As of March 5 2019, the Philippines has implemented a law replacing rice import quantitative restrictions with tariffs and reverting the Minimum Access Volume (MAV) from 805,200 tons to its 2012 level of 350,000 tons.
Rice is a staple food in the Philippines, and the law is intended in part to spur imports in order to quell domestic unrest caused by inflation. As a result of this legislation, higher rice imports are expected from nearby Association of Southeast Asian Nations member countries, with their relative low cost and preferential access to the Philippines.
Given the high non- Most Favored Nation tariff rate and in the absence of a free trade agreement, it is not anticipated that the United States will be competitive enough to pick up much of the expanded volume of the Philippine imports, which are now forecast at 2.6 million tons. This is a record not seen since the international price spike in 2008 and would make the Philippines the second-largest global importer in 2019.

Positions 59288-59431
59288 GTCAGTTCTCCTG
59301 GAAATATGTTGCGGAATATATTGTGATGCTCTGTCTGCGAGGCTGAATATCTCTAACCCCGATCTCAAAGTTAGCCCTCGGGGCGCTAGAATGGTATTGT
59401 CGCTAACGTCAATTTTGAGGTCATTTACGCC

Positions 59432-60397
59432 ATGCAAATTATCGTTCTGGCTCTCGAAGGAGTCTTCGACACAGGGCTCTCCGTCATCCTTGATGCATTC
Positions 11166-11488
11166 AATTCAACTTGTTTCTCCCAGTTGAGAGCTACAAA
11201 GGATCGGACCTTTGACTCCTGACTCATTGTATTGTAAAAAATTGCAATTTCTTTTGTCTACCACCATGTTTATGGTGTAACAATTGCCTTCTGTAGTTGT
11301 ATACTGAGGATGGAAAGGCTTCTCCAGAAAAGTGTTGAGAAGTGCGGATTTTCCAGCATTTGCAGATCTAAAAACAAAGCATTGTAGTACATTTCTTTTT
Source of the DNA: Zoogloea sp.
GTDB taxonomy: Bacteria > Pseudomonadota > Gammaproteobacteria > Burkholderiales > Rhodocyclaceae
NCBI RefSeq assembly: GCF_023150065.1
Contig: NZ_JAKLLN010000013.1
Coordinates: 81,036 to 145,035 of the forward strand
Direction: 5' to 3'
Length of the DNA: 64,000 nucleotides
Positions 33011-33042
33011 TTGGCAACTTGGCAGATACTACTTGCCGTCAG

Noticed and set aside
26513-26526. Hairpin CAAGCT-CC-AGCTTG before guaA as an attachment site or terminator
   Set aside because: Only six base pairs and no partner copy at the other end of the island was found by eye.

There remains a large spread between Philippine and Southeast Asian prices, with Philippine wholesale quotes ($730/ton) more than twice Vietnamese exporter prices ($344/ton).